We live in the so-called “postmodern era,” an age of human intellectual development (defined, like all of them, ex post facto, and by humans) which supposedly eschews the meta-narrative–the overarching legitimating storyline–in favor of the individual stories of which any given human age is made up. This is fantastic, insofar as it encourages greater recognition of the many ingredients that make up the human soup in which we stew. Instead of using the building to legitimize the bricks, it uses the bricks to achieve a fuller understanding of the building they’ve been brought together to assemble.

However, there is a downside to this bias. We can become so caught up in the importance of the individual story that we forget there is still a larger narrative in which we all share. Postmodernism’s contribution to all this lies in teaching us not to be quite so confident in the nature of that greater narrative. Properly understood, it is an issue of composition: there is no predetermined story unfolding around us, willy-nilly; the story is not written until we write it; it is what we make of it. Unlike your standard literary endeavor, we are not written as characters fully-formed; we as characters are writers, forming steadily as we go.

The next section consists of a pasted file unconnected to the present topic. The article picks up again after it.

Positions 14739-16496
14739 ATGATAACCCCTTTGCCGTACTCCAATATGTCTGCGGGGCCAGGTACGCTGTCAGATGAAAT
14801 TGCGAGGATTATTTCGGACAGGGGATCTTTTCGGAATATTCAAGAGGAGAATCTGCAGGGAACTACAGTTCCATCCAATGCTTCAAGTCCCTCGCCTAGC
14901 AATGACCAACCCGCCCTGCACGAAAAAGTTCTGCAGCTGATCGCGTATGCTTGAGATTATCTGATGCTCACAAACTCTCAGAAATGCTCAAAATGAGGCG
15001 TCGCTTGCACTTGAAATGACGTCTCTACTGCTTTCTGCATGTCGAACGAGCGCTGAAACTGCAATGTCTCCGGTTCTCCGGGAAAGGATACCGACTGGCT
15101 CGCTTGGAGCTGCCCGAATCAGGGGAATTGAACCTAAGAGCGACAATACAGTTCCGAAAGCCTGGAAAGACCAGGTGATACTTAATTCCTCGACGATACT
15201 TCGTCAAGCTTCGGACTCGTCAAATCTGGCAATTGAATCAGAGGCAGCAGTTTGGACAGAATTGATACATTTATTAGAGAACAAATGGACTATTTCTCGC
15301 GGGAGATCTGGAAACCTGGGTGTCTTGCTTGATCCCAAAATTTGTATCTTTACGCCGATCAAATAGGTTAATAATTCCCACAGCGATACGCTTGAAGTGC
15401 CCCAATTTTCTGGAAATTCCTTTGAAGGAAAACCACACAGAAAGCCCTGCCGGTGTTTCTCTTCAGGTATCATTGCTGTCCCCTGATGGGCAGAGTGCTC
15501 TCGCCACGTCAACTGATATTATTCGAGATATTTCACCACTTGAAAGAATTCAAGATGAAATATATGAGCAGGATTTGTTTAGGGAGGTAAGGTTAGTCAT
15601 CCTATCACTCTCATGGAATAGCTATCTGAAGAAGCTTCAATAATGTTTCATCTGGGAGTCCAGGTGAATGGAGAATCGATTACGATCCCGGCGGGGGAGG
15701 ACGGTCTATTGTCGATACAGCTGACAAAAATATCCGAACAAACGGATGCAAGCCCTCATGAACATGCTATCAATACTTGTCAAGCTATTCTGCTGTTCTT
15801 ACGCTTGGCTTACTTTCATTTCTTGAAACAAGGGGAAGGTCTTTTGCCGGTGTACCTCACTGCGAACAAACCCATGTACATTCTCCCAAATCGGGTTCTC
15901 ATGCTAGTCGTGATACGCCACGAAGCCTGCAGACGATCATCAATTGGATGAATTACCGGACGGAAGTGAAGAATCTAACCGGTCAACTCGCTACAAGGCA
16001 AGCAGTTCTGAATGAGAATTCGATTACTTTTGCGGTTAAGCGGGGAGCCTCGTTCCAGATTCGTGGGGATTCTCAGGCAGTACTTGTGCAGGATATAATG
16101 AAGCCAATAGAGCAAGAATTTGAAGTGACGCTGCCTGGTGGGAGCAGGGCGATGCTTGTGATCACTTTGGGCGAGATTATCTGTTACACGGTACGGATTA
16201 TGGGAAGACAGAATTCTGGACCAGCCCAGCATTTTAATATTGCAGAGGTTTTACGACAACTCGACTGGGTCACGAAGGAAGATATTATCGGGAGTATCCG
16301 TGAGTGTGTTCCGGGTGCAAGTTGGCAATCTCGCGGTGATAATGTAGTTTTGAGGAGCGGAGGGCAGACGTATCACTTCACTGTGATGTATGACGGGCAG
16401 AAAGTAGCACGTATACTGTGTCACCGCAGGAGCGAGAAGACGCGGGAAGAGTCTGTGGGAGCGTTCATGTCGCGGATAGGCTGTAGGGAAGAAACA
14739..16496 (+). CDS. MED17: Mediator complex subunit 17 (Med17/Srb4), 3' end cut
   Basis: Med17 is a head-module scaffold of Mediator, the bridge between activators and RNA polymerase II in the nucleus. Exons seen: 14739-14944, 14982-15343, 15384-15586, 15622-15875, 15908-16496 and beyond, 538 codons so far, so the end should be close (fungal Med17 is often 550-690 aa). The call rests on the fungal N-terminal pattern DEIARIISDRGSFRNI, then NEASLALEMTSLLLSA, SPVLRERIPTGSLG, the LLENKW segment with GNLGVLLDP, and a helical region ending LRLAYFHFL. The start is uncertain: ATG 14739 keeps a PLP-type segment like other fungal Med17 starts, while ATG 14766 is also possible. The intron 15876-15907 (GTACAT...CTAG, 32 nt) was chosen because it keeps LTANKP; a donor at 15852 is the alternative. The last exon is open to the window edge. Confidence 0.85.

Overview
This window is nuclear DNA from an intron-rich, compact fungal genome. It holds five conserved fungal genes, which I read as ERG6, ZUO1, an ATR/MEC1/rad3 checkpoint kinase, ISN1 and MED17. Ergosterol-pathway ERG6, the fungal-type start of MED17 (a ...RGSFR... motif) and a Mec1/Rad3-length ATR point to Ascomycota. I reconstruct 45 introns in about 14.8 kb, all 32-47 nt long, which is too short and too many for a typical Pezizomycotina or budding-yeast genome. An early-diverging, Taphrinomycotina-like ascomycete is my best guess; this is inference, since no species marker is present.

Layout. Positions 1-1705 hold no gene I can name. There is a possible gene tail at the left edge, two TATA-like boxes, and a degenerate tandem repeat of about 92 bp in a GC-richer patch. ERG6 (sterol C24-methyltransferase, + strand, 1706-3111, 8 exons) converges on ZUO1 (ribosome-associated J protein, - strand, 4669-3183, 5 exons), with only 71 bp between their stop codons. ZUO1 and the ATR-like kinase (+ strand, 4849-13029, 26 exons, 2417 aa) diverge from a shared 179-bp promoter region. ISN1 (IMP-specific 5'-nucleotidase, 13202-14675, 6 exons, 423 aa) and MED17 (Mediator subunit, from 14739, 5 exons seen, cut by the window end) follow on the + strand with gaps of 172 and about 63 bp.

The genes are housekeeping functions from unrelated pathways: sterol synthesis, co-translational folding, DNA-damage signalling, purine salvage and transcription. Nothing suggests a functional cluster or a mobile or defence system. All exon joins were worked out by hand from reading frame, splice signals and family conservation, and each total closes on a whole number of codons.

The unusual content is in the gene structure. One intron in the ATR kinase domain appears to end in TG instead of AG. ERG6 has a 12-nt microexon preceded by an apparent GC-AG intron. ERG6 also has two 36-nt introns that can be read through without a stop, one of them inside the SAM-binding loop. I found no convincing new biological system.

And this brings us to dialectics, which is a conversation for another day. Suffice it to say that all advancement springs from conflict between opposites, and is to be found in the mean between the extremes. This is what dialogue is: the weighing of extremes in the interests of locating the mean. And as in mathematics, in order to determine that mean, we need all the values, from both ends of the spectrum. Otherwise, the solution will never read true.